Abstract: Condition-specific and time-dependent transcriptional regulatory networks underlie the coordinated expression of genes involved in all biological processes. Insight into these networks is crucial for the understanding of biological systems under normal and pathological conditions. In this talk I will discuss how statistical models can be used to infer relationships between DNA binding proteins and target genes by analyzing experimental gene expression and DNA sequence data. We developed an algorithm called GEMULA (Gene Expression Modeling Using LASSO) and applied it to real experimental data to identify transcription factors that are crucial regulators of the transcriptional network underlying neuronal outgrowth.
  • Wed. 16 Jun: Speaker: Eric Opdam (UvA), Room M-623, 16:00-17:00  
    Title: The local L-function conjecture 
    Abstract: The local Langlands conjecture asserts that the Fourier dual of a real or p-adic reductive group G has a description in terms of algebraic data, so-called Langlands parameters. This would imply that the Shahidi-Langlands local L-functions attached to those representations of G relevant for the Fourier analysis on G are holomorphic in the right half plane. Recently we could prove this property of L-functions in general (joint work with Volker Heiermann).
  • Wed. 29 Sept: Speaker: Laurent Stolovitch (Nice), Room F-123, 16:00-17:00  
    Title: On normal forms of vector fields
    Abstract: In this talk, we'll give an overview of recent progress that was made in the study of vector fields (or systems of ODEs) in a neighbourhood of a fixed point. We shall focus on the notion of normal form. The latter is supposed to be a "simple" model to which the vector field can be transformed. We shall show some dynamical and geometric properties that can be deduced in the analytic setting.  
  • Wed. 13 Oct: Speaker: Christof Melcher (Aachen), Room F-123, 16:00-17:00  
    Title: Landau-Lifshitz-Gilbert dynamics of magnetic vortices
  • Wed. 27 Oct: Speaker: Erik van den Ban (Utrecht), Room F-123, 16:00-17:00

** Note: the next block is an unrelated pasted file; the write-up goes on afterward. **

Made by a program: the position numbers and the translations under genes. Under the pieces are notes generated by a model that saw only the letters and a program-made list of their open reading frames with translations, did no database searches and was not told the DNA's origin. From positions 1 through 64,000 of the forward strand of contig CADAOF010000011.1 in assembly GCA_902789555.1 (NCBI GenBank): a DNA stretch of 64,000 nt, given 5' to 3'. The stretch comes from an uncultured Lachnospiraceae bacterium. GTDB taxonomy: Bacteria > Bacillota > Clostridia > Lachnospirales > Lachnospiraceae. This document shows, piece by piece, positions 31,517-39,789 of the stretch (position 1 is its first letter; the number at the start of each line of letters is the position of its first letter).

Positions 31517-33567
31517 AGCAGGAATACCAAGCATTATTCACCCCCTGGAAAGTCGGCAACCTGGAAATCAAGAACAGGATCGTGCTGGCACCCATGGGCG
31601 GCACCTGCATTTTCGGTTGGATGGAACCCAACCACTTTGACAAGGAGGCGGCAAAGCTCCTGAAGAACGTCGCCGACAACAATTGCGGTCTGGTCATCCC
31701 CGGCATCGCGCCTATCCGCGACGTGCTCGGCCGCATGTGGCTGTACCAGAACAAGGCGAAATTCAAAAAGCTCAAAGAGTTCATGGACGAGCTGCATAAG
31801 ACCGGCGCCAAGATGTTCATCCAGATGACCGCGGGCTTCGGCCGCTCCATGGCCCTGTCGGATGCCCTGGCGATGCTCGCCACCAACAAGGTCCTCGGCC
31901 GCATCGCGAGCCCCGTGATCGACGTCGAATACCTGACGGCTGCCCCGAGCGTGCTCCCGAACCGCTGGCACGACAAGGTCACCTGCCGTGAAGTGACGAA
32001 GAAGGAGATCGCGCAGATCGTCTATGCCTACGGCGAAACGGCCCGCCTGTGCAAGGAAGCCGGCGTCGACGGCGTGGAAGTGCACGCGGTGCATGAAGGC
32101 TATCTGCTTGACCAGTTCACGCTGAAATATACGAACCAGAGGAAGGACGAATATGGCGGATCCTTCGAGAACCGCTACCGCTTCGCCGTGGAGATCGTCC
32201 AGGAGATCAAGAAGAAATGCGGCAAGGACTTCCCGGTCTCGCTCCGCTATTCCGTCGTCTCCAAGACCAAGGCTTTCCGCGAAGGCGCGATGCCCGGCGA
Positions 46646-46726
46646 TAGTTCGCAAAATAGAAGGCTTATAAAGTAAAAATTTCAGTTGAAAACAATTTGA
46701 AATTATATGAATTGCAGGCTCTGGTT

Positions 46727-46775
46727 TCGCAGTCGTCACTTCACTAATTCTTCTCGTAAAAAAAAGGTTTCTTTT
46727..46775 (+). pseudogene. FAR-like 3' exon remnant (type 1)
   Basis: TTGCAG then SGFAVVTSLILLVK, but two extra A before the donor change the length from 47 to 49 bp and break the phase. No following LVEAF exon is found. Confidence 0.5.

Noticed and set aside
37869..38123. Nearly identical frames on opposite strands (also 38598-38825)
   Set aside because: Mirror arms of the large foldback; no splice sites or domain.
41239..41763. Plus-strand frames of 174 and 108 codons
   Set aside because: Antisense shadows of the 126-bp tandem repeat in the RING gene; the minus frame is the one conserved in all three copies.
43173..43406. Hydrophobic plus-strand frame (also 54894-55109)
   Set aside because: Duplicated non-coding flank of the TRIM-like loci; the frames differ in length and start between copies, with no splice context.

Title: Radon transformation on symmetric spaces
    Abstract: The goal of this talk is to give an impression of the theory of Radon transformation on symmetric spaces. We still start with describing the classical Radon transform defined by integration over hyperplanes in Euclidean space. It is natural to view this transform in relation to the group of isometries in Euclidean space. This viewpoint was advocated by S.S.Chern who formulated integral geometry in the context of homogeneous spaces of Lie groups. Later, S. Helgason took up this viewpoint to study several transforms of Radon type in the context of Riemannian symmetric spaces (of which the Poincare disk is the simplest example). For the so-called horospherical transform Helgason established a support theorem, which is closely related to a Paley-Wiener theorem for the Fourier transform for these spaces. Towards the end of the talk I will describe recent work of my PhD student Job Kuit, who obtained an interesting generalization of Helgason's result in the context of pseudo-Riemannian symmetric spaces.
  • Wed. 24 Nov: Speaker: Stefan Bauer. Room: M-129, 16:00-17:00
    Title: Four Dimensional Manifolds
    Abstract: The world we live in is four dimensional: There are three space dimensions, complemented by time. Manifolds of dimension three  and four are mathematical models of our universe,considered either as a space at a fixed time or in its a totality, from beginning to end of time. Of course we don't stand a chance to ever know how our universe looks like as a whole. Nevertheless, we may pose the question, which models there are and how to distinguish them. During the past decades, ideas and methods from topology, geometry and physics revealed phenomena unknown of in other dimensions. Indeed, amongst all dimensions, geometry is most bizarre and least understood in dimension four. The talk aims to elucidate some aspects of the puzzle.


  • Wed. 16 Dec:  Frits Beukers  (UU), Room C-648, 16:00-17:00